Raising honeybees is all the buzz in this bucolic Guatemalan village, where a dozen women harvested $700 worth of honey in their first year.
Nimlajacoc, Guatemala — It's nearly three hours from this bucolic mountainside village, home to just 40 families, to the bustling department capital of Cobán. But today a rutted road isn't the only thing connecting the two.
Thanks to the CHAI Project, funded by Oregon-based Tazo Tea, Mercy Corps began teaching a dozen women here how to become beekeepers last June, supplying them with materials for 20 hives. The result: about 5,000 Quetzales (about US $700) worth of honey harvested in the first year.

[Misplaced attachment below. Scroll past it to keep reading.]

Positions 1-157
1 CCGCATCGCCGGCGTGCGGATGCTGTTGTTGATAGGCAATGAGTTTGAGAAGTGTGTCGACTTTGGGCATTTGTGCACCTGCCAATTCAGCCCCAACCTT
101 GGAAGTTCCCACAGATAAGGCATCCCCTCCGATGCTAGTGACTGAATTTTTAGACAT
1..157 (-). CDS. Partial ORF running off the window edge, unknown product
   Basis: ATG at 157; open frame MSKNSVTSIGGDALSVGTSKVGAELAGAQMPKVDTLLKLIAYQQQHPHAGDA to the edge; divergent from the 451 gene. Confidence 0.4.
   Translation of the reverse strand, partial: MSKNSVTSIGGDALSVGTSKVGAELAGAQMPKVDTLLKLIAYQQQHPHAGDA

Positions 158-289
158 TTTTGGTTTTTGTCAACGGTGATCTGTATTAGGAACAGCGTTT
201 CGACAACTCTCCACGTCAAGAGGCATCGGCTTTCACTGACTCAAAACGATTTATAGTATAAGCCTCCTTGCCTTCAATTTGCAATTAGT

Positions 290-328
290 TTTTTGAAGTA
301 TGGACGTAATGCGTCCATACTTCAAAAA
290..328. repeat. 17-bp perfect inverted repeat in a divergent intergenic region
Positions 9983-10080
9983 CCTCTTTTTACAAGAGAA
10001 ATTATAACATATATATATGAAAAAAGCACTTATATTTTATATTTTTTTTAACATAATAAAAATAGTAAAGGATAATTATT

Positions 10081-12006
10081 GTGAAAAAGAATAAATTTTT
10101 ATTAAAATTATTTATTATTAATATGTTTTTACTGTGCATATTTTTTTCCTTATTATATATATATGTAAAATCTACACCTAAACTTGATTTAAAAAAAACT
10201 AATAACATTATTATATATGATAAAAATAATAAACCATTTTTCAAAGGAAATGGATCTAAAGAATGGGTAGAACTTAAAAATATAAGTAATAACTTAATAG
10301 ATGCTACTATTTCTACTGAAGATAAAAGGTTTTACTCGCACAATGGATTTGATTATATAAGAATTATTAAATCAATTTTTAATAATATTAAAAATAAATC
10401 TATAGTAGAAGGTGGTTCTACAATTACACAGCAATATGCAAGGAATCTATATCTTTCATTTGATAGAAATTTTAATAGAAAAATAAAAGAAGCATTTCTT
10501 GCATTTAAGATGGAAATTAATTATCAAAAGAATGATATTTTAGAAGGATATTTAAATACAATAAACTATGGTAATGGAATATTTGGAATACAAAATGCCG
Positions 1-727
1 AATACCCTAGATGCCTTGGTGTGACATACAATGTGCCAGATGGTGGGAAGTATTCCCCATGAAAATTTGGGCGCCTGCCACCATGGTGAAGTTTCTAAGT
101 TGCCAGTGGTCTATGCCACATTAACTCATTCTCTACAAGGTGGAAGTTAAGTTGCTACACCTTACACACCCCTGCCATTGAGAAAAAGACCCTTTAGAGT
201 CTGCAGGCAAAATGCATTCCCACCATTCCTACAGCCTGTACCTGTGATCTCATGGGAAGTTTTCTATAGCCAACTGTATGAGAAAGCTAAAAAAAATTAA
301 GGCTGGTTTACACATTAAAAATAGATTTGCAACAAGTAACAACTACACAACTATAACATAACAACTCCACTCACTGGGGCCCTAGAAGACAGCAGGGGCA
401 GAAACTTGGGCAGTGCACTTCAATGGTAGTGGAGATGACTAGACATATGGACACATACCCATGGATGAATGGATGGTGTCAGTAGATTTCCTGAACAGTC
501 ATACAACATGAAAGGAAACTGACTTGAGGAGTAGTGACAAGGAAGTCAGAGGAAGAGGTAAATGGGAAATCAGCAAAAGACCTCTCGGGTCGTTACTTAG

The village consumed about 15 percent of the honey themselves, then bottled and sold the rest to restaurants and hotels in Cobán. With the profits they purchased supplies for another 18 hives and stocked away money in the community's savings-and-loan cooperative, which helps community members buy livestock and increase their production of cardamom and corn.
"The training includes learning what is a beehive, how to breed and take care of bees, and how harvest the product and commercialize it," explains Carlos Aquino, manager of Mercy Corps' economic development programs in Guatemala. "It's been successful because it has improved their technological knowledge and they've been able to generate income from it. It's an activity that's easy to direct, it's friendly to the environment, and it's one in which women can participate in addition to men."